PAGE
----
Most people hate meetings. Yet, oddly enough, I happen to like them.
Now before you think I’ve lost my marbles, let me explain…
I define meetings in a very broad sense: a gathering of two or more people to communicate. Meetings can move mountains through honest communication. Meetings can eliminate waste and confusion by getting everyone on the same page. Meetings can bring to light risks the team can now work on to minimize.
Meetings are simply the gas that moves along progress.
So why do people hate meetings?
Maybe it’s because there are lots of bad meetings, such as meetings that provide more confusion than answers, meetings that make no difference to the team’s success or failure, or meetings that discuss all the wrong things. Ugh. No wonder meetings get a bad rap.
There are three kinds of meetings necessary for a healthy organization:
- Working meetings: Team comes together to solve something
- Pass down meetings: Sharing of information (All Hands meetings)
- Report out meetings: Status updates, Metric reviews (usually includes recovery or continuous improvement plans)
Either you’re the Creator or the Attendee and in either role, only you can prevent BAD meetings.
- Identify the meeting’s purpose and provide an agenda. No exceptions.
- How many times do you get called into a meeting and have no idea why. If you expect someone else to provide information – tell them ahead of time so they can bring it and be prepared.
- You are responsible to ensure the meeting’s productivity. Constantly assess if it is accomplishing your needs. People’s time is a company resource -it’s the same as spending money on supplies and tools. Are you being a good steward?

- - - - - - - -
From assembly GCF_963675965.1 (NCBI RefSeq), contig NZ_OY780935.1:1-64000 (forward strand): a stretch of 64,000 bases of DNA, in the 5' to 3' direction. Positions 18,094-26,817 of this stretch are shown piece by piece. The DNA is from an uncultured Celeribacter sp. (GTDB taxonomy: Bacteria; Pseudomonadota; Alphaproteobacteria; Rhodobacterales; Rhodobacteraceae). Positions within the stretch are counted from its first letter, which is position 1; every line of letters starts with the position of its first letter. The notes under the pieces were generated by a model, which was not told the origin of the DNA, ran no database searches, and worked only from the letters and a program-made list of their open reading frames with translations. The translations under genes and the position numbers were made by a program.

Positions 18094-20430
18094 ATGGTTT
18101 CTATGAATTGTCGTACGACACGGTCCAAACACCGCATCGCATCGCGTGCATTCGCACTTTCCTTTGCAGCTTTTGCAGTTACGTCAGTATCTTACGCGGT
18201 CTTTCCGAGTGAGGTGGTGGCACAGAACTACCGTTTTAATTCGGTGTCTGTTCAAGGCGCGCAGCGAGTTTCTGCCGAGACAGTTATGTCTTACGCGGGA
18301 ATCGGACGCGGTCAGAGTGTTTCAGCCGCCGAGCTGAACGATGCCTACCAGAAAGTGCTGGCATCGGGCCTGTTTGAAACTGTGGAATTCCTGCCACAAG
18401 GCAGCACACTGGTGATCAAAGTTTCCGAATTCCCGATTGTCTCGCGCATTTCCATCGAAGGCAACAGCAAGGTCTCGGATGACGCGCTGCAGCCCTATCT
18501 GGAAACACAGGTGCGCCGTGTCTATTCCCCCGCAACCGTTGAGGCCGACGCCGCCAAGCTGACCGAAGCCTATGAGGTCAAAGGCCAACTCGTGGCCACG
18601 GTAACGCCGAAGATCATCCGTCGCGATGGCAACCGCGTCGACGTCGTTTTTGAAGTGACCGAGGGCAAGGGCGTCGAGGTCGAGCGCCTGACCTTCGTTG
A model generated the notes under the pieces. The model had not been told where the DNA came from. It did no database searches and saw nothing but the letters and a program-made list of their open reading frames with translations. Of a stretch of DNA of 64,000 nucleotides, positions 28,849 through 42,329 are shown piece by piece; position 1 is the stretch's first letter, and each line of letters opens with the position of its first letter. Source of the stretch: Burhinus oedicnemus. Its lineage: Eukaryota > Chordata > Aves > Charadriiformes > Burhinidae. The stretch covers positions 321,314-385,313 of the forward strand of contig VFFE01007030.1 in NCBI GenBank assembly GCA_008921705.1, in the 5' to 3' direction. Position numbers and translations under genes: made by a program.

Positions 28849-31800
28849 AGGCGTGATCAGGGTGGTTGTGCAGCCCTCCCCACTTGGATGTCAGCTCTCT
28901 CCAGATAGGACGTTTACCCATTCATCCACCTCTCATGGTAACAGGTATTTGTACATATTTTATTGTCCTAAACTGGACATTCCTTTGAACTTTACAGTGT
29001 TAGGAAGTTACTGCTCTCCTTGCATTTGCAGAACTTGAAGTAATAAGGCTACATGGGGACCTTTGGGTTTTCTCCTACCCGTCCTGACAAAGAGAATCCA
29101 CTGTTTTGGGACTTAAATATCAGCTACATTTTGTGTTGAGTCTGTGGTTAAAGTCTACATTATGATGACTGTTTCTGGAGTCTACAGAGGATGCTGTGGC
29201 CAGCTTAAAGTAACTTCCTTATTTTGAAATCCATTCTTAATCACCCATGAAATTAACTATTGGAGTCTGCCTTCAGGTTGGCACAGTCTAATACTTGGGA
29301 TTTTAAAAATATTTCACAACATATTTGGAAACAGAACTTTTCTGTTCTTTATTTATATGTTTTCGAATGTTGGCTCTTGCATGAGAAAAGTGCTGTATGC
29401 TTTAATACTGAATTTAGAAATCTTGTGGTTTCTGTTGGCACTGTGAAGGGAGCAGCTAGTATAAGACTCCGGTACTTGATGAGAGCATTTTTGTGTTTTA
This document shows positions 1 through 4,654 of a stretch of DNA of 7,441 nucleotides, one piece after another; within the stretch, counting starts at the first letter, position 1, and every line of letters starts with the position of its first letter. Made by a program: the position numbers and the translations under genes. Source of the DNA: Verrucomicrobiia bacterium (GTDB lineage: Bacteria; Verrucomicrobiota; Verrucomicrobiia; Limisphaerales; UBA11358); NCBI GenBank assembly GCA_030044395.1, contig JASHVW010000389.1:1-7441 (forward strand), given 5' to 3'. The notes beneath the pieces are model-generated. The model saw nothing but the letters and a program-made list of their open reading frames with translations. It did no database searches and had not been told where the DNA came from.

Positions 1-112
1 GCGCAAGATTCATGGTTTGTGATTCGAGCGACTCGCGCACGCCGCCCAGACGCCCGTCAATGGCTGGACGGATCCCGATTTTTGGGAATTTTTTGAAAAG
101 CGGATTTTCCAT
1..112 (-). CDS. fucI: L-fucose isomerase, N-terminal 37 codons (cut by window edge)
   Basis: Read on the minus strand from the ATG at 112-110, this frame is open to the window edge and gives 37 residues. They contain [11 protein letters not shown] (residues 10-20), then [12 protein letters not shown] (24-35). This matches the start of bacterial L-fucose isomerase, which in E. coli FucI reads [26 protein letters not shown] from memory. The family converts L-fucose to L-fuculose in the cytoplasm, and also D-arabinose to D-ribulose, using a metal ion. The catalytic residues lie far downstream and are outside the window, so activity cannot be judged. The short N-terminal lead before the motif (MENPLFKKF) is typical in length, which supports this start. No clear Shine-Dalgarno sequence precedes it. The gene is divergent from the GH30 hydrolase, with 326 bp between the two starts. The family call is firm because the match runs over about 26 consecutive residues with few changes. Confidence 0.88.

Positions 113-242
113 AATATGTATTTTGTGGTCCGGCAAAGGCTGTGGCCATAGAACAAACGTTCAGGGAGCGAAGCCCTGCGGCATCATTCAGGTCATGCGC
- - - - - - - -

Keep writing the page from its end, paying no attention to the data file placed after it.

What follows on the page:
- If a meeting needs a different format, change it.
- If you find no one is coming it’s either seen as not productive or your time slot stinks. Change it!
- If the meeting is no longer needed, stop having it. Heresy? No, more like reality.
- If you are a member of a standing report out meeting – own your information. The team is counting on you to share what is important for success. Come prepared to share the specifics of what is needed to improve your metric. Be prepared to elevate the “important”.
- Don’t throw issues out without having first done your homework. If you see a problem, pull the right people together and solve it (Yep, you should have a working meeting before you throw out the issue).
- Know your meeting types! If you are reporting out, you better have had working meetings to support your report out plans.
- If you are there to “just” listen – then take copious notes, communicate back, and think how you could pro-actively help the team.
Minutes are time consuming but necessary. Too long after the fact and they become worthless like day old fish. In a time-sensitive (or as a friend says “fluid”) environment, too long could be 12 hours. Have you ever tried:
- An action item list. It’s a great way to track commitments, people and timelines.
- A shared file. It could be as simple as an excel file and it can go a long way to keeping everyone on the same page.
- A simple white board. Put it in a common area. Everyone can see it.
If we remember that the purpose of any meeting is communicating and we each do our part to communicate better – “meetings” may actually be liked. Now, who’s got the cookies to the next meeting?